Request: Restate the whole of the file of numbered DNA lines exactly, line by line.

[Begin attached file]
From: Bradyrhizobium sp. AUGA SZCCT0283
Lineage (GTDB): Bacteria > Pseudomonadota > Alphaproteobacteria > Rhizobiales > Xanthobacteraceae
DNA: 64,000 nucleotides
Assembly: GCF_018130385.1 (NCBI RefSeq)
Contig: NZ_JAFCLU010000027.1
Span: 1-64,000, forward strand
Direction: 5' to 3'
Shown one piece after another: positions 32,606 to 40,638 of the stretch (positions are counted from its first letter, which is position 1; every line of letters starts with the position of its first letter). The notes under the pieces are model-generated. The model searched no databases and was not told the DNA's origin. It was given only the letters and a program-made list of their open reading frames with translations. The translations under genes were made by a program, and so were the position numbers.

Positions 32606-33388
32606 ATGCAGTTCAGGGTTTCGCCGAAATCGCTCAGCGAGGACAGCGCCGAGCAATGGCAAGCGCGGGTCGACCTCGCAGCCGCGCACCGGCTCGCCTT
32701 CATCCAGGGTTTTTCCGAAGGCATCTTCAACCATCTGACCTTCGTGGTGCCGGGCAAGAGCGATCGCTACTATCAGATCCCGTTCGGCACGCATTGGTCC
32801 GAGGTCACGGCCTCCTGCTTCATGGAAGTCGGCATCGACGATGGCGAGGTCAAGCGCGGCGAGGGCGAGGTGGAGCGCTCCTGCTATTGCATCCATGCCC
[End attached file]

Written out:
From: Bradyrhizobium sp. AUGA SZCCT0283
Lineage (GTDB): Bacteria > Pseudomonadota > Alphaproteobacteria > Rhizobiales > Xanthobacteraceae
DNA: 64,000 nucleotides
Assembly: GCF_018130385.1 (NCBI RefSeq)
Contig: NZ_JAFCLU010000027.1
Span: 1-64,000, forward strand
Direction: 5' to 3'
Shown one piece after another: positions 32,606 to 40,638 of the stretch (positions are counted from its first letter, which is position 1; every line of letters starts with the position of its first letter). The notes under the pieces are model-generated. The model searched no databases and was not told the DNA's origin. It was given only the letters and a program-made list of their open reading frames with translations. The translations under genes were made by a program, and so were the position numbers.

Positions 32606-33388
32606 ATGCAGTTCAGGGTTTCGCCGAAATCGCTCAGCGAGGACAGCGCCGAGCAATGGCAAGCGCGGGTCGACCTCGCAGCCGCGCACCGGCTCGCCTT
32701 CATCCAGGGTTTTTCCGAAGGCATCTTCAACCATCTGACCTTCGTGGTGCCGGGCAAGAGCGATCGCTACTATCAGATCCCGTTCGGCACGCATTGGTCC
32801 GAGGTCACGGCCTCCTGCTTCATGGAAGTCGGCATCGACGATGGCGAGGTCAAGCGCGGCGAGGGCGAGGTGGAGCGCTCCTGCTATTGCATCCATGCCC